He kickstarted his career in 1999 as a researcher at the ‘Hangul Design Research Center’ conducting research and designing body text fonts. Later on Yongje formed ‘Type Space’ a typographic space for lectures, exhibitions and typography related events. He is publisher of Hiut, a well known Korean typographic magazine as well as principle of Hiut Type School, a school dedicated to typography education. As an educator Yongje has written several books about type and corroborated with other designers such as Ahn Sang Soo and Han Jae Jun. He serves as a committee member of the Hangul Special Commission in the Typographic Society, a member of the board of directors of the Hangul Font Association, as well as the Korean Font Industry Cooperative. He received his MFA and PhD in Hangul Design.
BITS MMXIII Special Workshop
November 22, 2013.
2.30 pm. - 5.30 pm.
5th fl Auditorium, bacc.
Available slots : 10 person
"Type design with grid"
Korean consists of vowels and consonants. In line with this, Hangul has consonant letters and vowel letters. Hangul can be divided into phonemes and syllables. Hangul has the principle of using phonemes to make syllables. King Sejong, the inventor of Hangul explained this principle when he introduced this writing system to the world. Hangul consists of lines and circles. Using lines and circles it works on a modular system. This repetitious methodology makes Hangul a simple and geometric writing system. This principle of writing can be used to generate graphic images or to emulate other writing systems.
This workshop will look into the modular writing principles of Hangul to create letters of your choice.
In this, we will look at the consistency, spacing, size, position, and shape of the letters.
BITS MMXIII International Conference
November 22, 2013.
5th fl Auditorium, bacc.
“Fundamentals of Hangul Design”
Good design, bad design, favored design, disliked design. Instead of getting caught up in such frivolous time-consuming banter, it is much more positive and constructive to express individually what we feel about design and what we pursue and set out to achieve. Our predecessors have set out many avenues and tangents of dialogue in this regard. Among those, I seek to pursue a more human-centric design approach, that is, a complimenting and reassuring design approach. Design at it's very essence is about the pursuit of happiness and often the end result of such emotions. When I say 'human-centric' I am not just talking about humans exclusively. Design that ensure the safety and well being of all living things naturally encompasses human life as well.
2 Hangul, Hangul Design
King Sejong created Hangul to better the people (here, humans in general) and their dignity. It was a momentous occasion of giving the written word, until then exclusive to the monarchy, to the common people. To successfully do this, King Sejong had to make Hangul simple. Easy to learn, easy to use - Hangul although not elaborate is logical and clear, utilizing basic forms and shapes to create beauty from simplicity.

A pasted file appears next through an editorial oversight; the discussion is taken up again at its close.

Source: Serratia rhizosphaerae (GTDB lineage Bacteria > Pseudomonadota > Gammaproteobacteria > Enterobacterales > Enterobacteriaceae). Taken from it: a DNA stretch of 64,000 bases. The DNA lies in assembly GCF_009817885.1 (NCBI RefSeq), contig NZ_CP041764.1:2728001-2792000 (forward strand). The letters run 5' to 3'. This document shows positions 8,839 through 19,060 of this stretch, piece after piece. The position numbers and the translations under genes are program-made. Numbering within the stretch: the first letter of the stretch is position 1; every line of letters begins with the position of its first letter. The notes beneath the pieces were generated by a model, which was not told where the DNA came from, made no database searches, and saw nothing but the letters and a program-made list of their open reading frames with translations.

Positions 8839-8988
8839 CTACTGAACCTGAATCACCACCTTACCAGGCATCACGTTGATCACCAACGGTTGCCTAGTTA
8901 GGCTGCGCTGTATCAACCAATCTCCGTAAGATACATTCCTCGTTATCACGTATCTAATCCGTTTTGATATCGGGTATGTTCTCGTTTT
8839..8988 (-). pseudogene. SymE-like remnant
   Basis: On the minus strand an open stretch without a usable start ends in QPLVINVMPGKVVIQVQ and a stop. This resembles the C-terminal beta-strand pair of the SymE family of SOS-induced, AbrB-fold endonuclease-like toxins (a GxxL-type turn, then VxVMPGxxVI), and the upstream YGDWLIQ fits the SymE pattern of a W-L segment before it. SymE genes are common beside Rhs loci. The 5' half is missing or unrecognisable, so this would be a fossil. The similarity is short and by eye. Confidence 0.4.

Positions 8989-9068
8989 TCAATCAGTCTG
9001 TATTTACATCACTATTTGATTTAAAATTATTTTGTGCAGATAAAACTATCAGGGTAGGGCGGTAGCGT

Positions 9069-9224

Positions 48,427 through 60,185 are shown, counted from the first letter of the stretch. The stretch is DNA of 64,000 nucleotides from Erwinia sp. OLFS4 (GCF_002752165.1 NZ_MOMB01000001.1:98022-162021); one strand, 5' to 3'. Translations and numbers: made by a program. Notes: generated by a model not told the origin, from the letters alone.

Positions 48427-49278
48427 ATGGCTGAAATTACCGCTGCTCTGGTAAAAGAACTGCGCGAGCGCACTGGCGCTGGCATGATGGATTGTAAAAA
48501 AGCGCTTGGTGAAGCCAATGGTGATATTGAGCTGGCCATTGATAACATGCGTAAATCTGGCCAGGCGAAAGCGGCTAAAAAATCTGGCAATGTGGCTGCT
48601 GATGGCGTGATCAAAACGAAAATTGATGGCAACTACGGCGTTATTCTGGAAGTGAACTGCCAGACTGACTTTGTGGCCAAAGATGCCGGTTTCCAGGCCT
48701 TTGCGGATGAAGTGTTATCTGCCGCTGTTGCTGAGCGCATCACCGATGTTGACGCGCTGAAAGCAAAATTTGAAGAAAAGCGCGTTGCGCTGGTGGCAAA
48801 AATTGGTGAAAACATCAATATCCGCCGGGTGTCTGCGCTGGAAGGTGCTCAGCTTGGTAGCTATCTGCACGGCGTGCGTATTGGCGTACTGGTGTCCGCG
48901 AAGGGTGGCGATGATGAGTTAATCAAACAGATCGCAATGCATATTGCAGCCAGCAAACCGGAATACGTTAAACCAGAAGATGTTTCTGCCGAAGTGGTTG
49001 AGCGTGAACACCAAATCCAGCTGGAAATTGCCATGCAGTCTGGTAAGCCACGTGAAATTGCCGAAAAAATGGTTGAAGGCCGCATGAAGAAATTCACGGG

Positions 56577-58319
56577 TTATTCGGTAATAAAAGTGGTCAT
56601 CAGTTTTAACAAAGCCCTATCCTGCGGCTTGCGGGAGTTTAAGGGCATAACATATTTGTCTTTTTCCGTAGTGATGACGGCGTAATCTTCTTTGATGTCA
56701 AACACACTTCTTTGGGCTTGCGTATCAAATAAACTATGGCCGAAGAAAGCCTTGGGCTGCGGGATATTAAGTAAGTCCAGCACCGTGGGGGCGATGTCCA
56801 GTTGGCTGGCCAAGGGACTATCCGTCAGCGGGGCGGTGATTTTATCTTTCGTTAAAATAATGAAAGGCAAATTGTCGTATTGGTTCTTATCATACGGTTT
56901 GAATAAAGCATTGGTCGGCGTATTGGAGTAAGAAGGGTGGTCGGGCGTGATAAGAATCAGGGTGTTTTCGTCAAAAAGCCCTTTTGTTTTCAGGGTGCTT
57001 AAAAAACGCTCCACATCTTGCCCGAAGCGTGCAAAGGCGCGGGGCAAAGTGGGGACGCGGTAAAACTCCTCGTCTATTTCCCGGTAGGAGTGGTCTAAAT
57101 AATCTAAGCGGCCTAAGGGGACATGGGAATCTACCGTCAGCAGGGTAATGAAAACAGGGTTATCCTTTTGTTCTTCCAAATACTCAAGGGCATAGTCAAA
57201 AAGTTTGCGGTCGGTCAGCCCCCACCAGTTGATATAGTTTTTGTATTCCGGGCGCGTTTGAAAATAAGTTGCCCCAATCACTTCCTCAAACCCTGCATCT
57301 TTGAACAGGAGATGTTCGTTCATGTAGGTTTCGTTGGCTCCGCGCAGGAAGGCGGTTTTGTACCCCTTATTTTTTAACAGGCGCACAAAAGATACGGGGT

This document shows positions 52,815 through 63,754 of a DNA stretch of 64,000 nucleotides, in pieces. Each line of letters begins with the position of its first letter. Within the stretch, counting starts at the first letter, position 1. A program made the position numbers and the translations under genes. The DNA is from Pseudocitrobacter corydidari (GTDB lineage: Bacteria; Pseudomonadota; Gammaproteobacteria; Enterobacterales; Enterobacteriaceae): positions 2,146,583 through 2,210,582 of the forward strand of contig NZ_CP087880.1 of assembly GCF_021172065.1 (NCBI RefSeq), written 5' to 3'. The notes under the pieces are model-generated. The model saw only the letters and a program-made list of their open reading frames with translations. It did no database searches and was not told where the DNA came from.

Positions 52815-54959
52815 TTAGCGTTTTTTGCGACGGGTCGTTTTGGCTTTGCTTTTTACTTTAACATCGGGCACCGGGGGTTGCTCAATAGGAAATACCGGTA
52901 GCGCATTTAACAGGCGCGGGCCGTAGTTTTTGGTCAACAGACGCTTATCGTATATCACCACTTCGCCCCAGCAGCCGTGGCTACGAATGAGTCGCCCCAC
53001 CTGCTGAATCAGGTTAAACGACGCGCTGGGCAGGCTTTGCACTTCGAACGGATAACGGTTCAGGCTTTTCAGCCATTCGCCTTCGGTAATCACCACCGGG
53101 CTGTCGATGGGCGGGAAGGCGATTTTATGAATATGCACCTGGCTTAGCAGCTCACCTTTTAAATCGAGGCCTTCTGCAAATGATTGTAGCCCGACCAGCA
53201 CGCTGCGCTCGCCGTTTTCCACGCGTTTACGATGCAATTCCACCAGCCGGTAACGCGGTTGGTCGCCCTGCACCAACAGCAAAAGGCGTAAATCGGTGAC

3 Type Design
Letters for people to communicate, and fonts as the vehicle for such communication. Fonts or type liberated the written word to the masses. Both pursue the same thing. Therefore, it is reasonable to say that fonts or type design is for humanity, and we as type designers need to design for humanity. This means letters that are easy and comfortable to read, letters that are deeply embedded in the local culture, and is aesthetically pleasing to the user. This is the fundamental role of the type designer.
Letterforms change as often as people's tastes do. They change with time and general consensus. Korean fonts have not had a gradual evolution but rather a sporatic development. Symbolically speaking, the writing culture in Korea has changed from a vertical to a horizontal writing system. Should this be a gradual change slowly introduced and accepted by the general public the writing system itself would have complimented type design. Unfortunately, the writing system in Korea happened abruptly and quite literally overnight. As a result, 2-30 somethings look to vertical writing as a novelty rather than a traditional way of writing and reading.
Ggotgil was developed in an effort to revive this dwindling way of reading. Looking to traditional books and studying older letterforms I designed Ggotgil. However, for me having been educated with a horizontal writing system, designing a font for vertical writing was as foreign for me as another language. The composition of the syllables, the form these took, the balance and flow of the font set in text were all obstacles for me in designing this font. Now, I am adjusting the balance and proportions of Ggotgil for optimal size uses. When Ggotgil was first completed in 2006, there were so many obstacles for this vertical font to be properly used, now it seems to be finding it's hold in the digital environment.